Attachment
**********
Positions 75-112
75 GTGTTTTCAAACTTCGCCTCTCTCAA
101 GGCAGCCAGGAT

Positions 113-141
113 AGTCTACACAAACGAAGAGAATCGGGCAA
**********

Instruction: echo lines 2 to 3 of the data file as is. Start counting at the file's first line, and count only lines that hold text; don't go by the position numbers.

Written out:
75 GTGTTTTCAAACTTCGCCTCTCTCAA
101 GGCAGCCAGGAT